The play's seeming peculiarities reflect this message. Its variety of characters and tonalities—comic or tragic, realistic or fantastic—all are reconciled in a positive and unifying vision. The comic is never farcical, and the potentially tragic remains merely potential. The realistic does not preclude abstraction, and the elements of romance do not give way to an entirely escapist retreat from reality. Cymbeline thus suggests and attempts to demonstrate, in not completely effective fashion, a vision of human weakness transcended. Shakespeare more successfully accomplished this vision in less complicated and more homogeneous plays. The Winter's Tale and The Tempest. For though its themes are dramatic, Cymbeline is nevertheless decidedly Hawed. As we have seen, it leans disconcertingly towards tragedy, as if the author's intentions had been uncertain. Similarly, several of the characters seem to reflect too many differing ideas, and are inconsistently presented. lachimo, for instance, while a conventional comic villain, also offers glimpses of tragedy, as when he envisions infidelity in terms of passion and damnation and invokes 'all the plagues of hell' (1.7.111). Here, as when he fleetingly identifies himself with utter evil—'hell is here' (2.2.50)—he sounds more like Othello or Macbeth than the play can bear. Posthumus, likewise, is presented to us as the traditional romantic hero—the 'most prais'd, most lov'd' of men (1.1.47)—but when he accepts the wager, believes Iachimo, and finally takes revenge through Pisanio, he is immature and ignoble. He resembles Othello, also, in his insecurity; he believes that Imogen would find it easy to betray him. His tirade against women with its vividly bestial image of Imogen and lachimo strikes a horrifying note that is as unromantic as lachimo's earlier evocations of evil. Posthumus' ultimate decision to seek death in battle is also unsuitably grim.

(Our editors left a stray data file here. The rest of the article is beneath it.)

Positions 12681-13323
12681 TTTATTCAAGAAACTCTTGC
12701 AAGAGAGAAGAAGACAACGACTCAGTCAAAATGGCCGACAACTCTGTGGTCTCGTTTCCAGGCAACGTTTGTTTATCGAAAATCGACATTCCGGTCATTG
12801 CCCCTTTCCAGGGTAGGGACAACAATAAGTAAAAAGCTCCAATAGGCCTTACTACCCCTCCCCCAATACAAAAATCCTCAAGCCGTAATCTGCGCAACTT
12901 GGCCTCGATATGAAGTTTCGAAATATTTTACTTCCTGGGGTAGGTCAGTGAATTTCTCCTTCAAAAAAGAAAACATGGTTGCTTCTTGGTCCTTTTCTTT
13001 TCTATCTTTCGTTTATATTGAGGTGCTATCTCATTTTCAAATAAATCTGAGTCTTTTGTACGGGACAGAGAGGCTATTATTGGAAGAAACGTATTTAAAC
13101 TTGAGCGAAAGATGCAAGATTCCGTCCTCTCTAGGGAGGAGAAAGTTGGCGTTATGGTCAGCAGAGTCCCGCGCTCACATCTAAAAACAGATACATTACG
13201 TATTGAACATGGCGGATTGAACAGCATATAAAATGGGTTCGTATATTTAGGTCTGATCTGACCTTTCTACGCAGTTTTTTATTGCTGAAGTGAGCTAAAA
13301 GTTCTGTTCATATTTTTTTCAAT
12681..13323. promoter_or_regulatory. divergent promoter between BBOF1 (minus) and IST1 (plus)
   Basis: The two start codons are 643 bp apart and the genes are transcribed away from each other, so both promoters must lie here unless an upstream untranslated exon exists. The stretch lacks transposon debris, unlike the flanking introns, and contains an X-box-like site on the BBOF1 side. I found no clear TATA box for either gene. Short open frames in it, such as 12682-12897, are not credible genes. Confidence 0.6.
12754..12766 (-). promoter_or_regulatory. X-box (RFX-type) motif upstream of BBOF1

Imogen is subject to similar inconsistencies, and the main plot seems to have caused Shakespeare to revert to familiar modes of creation. The heroine is the traditional, idealized princess, 'more goddess-like than wife-like' (3.2.8), and the proper mate to Posthumus' glorious prince. However, in her resourcefulness and wit, Imogen is plainly a typical Shakespearean comic heroine, capable of disguising herself as a man and going in search of her lover. She sharply—and wittily—rejects the unwanted attentions of Cloten; she acknowledges—and overcomes—her feminine fear of swords. She resembles Rosalind of As You Like It, Beatrice of Much Ado, and Viola of Twelfth Night, rather more than she does the passive object of adoration and intrigue that is the central figure in traditional romance. Imogen is enchanting, and her transformations onstage are delightful, but while she captures our affections, the fashion in which she does so is contrary to the general direction of the play.
Further, the presence of differing character types seems similarly disjointed. Fairy-tale figures such as the queen and the lost princes coexist with more psychologically developed figures. The more peripheral characters seem more appropriate to the essentially comic optimism of romance, while the central situation has the potential for tragedy. The play is also disjointed in its setting. No fewer than four distinct worlds are evoked: classical Rome, Renaissance Italy, pagan Britain, and the abstracted countryside of pastoral romance (represented by Wales). The intricate reconciliation of these venues in the final scene requires such extraordinary ingenuity that it has inspired equal measures of praise and ridicule, as perhaps no other scene in Shakespeare has. Another device, the use of comic relief, such as in 2.1, reflects the need to dilute a mood of growing tragedy that is counter to the play's general thrust.
In Cymbeline the seams of Shakespeare's construction show—they don't in The Winter's Tale and The Tempest. We should not reject the play altogether, however, for as we have seen, it has magic. Samuel Johnson complained of the play that 'to remark the folly of the fiction, the absurdity . . . , the confusion ... were to waste criticism upon unresisting imbecility, upon faults too evident for detection . . .'. However, these evident faults also provide, along with folly and confusion, the escapist charms of romantic literature in general and of Imogen's world in particular. They need not be apologized for but merely accepted, and Cymbeline may be enjoyed for itself as well as for its place as the immediate predecessor of Shakespeare's last two masterpieces.